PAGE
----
In short, it helps you measure loyalty based on one question: how likely are you to recommend this company/product/service/experience to a friend or colleague?

The data is interpreted according to the scale:

  • Those who answer with a score of 9 or 10 are called ‘promoters‘. (loyal customers who recommend your services and products to other people and will continue to buy from you in the future).
  • Those who respond with a score of 7 or 8 are called “passive”. They are satisfied with your service but have no real loyalty to you, so they are likely to turn away.
  • Finally, there are the ‘detractors‘, the customers who answered with a score from 0 to 6. These are dissatisfied people who never want to see your product again.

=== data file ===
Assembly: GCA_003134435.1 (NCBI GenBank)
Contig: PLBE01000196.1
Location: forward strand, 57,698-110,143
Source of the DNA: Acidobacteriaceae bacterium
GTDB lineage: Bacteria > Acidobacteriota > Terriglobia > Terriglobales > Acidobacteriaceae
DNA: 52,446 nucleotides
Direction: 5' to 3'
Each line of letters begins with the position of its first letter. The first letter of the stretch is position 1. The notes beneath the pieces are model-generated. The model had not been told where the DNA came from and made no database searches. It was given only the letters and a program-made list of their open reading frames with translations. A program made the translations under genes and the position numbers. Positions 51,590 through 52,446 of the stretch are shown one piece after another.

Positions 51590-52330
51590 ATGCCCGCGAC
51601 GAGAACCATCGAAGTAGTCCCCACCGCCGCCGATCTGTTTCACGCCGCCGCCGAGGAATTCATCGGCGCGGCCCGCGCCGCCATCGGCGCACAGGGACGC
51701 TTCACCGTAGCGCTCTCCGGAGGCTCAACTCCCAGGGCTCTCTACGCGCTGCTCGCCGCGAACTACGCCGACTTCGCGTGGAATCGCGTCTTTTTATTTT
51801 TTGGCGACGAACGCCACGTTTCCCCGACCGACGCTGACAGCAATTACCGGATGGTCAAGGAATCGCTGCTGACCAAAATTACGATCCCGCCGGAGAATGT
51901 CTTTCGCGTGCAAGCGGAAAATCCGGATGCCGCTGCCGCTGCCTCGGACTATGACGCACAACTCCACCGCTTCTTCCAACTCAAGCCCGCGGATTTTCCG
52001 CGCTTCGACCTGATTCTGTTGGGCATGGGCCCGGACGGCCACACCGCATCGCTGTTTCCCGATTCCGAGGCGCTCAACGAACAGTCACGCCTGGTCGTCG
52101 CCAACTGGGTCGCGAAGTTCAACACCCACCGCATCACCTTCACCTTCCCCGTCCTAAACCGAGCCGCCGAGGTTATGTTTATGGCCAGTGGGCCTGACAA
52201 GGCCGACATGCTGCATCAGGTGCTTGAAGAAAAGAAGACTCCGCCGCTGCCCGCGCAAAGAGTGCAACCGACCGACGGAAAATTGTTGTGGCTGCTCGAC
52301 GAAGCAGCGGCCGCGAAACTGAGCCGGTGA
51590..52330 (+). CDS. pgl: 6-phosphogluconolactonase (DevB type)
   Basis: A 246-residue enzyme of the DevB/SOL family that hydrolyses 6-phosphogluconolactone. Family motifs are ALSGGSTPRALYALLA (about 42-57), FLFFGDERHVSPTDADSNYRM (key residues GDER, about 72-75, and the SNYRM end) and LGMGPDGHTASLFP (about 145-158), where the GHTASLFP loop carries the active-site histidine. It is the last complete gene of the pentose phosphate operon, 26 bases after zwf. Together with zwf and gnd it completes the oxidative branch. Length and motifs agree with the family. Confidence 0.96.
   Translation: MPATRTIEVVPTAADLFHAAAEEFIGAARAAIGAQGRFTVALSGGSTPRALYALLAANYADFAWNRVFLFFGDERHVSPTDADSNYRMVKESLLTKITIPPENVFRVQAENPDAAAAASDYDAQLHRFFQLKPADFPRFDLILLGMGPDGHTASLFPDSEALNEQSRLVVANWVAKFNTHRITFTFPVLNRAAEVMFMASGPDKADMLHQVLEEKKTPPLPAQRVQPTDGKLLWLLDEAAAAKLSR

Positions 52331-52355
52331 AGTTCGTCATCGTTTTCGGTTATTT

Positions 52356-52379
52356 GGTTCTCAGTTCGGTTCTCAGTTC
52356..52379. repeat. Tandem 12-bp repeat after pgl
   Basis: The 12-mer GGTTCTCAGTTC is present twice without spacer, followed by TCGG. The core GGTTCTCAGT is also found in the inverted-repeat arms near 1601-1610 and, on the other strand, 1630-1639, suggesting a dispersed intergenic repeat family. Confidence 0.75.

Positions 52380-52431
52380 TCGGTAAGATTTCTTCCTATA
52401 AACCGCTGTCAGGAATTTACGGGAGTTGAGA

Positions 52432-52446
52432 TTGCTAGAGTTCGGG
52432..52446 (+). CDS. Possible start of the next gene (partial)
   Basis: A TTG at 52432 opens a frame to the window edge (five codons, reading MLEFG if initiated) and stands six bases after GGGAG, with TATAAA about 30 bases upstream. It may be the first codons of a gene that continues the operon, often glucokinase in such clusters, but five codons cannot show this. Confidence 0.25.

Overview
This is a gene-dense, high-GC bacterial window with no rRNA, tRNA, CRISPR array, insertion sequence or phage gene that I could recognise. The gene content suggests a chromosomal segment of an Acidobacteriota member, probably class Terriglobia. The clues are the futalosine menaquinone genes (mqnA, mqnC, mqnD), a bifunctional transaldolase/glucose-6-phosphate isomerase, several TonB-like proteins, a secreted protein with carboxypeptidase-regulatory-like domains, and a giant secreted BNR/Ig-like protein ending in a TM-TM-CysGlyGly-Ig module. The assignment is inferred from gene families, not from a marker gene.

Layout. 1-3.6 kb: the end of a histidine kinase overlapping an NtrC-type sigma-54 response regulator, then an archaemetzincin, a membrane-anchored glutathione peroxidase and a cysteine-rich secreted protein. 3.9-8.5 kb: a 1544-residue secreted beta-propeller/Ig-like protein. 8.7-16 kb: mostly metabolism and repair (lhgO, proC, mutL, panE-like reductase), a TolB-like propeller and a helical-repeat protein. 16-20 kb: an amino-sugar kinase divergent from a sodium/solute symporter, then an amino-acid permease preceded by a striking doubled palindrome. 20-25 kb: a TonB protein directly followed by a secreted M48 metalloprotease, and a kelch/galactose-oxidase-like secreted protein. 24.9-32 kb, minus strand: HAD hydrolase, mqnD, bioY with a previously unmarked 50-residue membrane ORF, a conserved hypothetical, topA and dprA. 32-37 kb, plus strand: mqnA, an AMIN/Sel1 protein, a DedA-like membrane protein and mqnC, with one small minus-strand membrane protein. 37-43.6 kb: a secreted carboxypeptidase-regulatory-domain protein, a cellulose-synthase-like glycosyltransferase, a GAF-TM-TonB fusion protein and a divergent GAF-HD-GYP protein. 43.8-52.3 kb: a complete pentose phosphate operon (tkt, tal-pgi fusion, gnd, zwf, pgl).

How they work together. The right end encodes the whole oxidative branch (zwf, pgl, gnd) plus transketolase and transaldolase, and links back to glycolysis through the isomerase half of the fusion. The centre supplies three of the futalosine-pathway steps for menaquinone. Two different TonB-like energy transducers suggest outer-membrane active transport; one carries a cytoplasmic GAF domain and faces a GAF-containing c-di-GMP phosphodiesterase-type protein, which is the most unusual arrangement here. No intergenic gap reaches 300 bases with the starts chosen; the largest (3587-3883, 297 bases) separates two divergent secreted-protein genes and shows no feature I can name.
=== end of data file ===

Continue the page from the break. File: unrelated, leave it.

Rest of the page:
The final NPS score is then calculated by subtracting the percentage of customers who are detractors from the percentage of customers who are promoters. Promoters – Detractors = NPS.

SUS: System Usability Scale

Probably the best known and most widely used questionnaire in UX Design and UX Research is the System Usability Scale (SUS).

The SUS is a post-test tool, which is provided to a participant at the end of a usability testing or comparison testing session.

Users fill in a short questionnaire and a score is derived from this. It is on a Likert scale, which helps to assign a quantitative value to qualitative opinions.

Participants will rank each question from 1 to 5 according to how much they agree with the statement they are reading. 5 means they completely agree, 1 means they completely disagree.

Here are the 10 model questions that you can adapt to suit your website:

  1. I think I would like to use this site frequently